Even if that objective is met, a global temperature increase of 1.5°C (2.7°F) is still categorized as “dangerous,” meaning it could create substantial damage to human and natural systems. A temperature increase greater than 3°C (5.4°F) could lead to what the researchers term “catastrophic” effects, and an increase greater than 5°C (9°F) could lead to “unknown” consequences which they describe as beyond catastrophic including potentially existential threats.

Nearly 2 million acres of land are burning across the US in one of the worst fire seasons we’ve ever seen

Nearly 2 million acres of land are burning across the US in one of the worst fire seasons we’ve ever seen

SOURCE: Business Insider and San Francisco Chronicle

DATE: September 14, 2017

SNIP: Almost 2 million acres of land — an area nearly the size of Rhode Island and Delaware combined — are currently aflame, according to the September 14 daily report by the National Interagency Fire Center. There are more than 100 active wildfires and at least 41 uncontained large blazes, battled by more than 25,000 responders, the National Guard, and half a battalion of active-duty soldiers.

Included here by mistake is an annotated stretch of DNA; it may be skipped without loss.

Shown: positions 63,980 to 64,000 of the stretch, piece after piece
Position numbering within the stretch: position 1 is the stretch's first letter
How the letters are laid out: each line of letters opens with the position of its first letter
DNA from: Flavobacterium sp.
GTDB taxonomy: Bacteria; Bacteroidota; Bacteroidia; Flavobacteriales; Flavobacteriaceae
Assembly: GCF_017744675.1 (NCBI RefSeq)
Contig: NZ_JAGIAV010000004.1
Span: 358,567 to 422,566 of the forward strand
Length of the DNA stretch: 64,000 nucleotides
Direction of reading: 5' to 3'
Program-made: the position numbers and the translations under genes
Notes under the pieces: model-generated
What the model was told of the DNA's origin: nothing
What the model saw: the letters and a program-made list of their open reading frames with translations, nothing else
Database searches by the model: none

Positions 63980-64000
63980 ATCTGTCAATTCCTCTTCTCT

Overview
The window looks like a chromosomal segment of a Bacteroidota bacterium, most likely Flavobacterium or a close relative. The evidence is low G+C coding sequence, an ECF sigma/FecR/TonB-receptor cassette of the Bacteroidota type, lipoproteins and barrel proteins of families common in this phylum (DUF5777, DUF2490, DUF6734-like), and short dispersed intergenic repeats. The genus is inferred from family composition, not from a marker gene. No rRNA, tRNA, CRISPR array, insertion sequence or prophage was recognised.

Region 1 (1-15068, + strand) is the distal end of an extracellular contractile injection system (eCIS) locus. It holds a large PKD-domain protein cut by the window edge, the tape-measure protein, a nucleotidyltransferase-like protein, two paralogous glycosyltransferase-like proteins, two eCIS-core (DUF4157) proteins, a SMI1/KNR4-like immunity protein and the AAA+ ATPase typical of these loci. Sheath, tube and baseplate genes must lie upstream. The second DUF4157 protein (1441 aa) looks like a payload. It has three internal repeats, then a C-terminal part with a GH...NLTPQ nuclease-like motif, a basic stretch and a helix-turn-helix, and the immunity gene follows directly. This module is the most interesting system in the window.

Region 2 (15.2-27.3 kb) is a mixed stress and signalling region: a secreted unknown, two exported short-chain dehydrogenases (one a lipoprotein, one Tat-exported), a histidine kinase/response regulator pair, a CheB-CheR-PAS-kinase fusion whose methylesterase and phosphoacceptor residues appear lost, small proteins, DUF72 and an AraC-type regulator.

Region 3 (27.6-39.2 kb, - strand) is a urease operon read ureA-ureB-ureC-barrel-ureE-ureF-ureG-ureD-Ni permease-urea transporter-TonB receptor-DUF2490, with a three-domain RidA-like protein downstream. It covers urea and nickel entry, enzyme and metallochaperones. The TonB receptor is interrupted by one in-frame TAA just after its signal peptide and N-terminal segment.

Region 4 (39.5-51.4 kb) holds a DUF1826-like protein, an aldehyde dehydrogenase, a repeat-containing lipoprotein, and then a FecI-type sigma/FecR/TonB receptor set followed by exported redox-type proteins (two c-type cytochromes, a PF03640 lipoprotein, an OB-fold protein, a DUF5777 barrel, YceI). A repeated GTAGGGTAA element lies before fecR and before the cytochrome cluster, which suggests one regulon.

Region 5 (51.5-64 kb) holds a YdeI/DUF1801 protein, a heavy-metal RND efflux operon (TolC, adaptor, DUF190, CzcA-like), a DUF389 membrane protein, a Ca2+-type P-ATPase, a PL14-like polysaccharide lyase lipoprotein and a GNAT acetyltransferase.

A staggering amount of land has burned so far this season — more than 8 million acres, along with more than 500 homes and other structures, according to the Fish and Wildlife Service (FWS). The Forest Service has spent more than $1.75 billion fighting fires so far this fiscal year, and the Interior Department has spent more than $391 million, the Los Angeles Times reported.

Research indicates that human-caused climate change has already had a significant increase on the overall number and size of fires. The amount of land burned in the US since 1984 was double what would have been expected without the effects of climate change in that period. And wildfire season has become about two and a half months longer since 1970 (a trend that’s expected to continue).